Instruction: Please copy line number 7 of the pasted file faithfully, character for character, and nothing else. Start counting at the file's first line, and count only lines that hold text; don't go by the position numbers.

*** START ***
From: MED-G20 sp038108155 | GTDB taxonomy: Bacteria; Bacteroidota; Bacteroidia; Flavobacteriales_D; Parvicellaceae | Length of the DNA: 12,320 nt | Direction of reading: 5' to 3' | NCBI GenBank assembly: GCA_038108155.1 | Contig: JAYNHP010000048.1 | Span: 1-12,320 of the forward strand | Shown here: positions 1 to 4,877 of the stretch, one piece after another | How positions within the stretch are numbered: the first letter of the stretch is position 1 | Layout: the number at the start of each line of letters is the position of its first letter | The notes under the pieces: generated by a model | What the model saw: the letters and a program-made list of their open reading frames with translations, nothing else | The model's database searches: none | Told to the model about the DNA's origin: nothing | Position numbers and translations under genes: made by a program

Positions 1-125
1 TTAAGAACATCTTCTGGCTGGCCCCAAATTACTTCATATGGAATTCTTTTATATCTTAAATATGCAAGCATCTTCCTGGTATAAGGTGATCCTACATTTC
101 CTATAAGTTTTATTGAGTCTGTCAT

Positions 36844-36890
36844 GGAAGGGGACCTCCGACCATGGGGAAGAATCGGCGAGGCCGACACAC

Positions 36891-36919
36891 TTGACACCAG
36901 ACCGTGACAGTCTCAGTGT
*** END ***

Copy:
Positions 36891-36919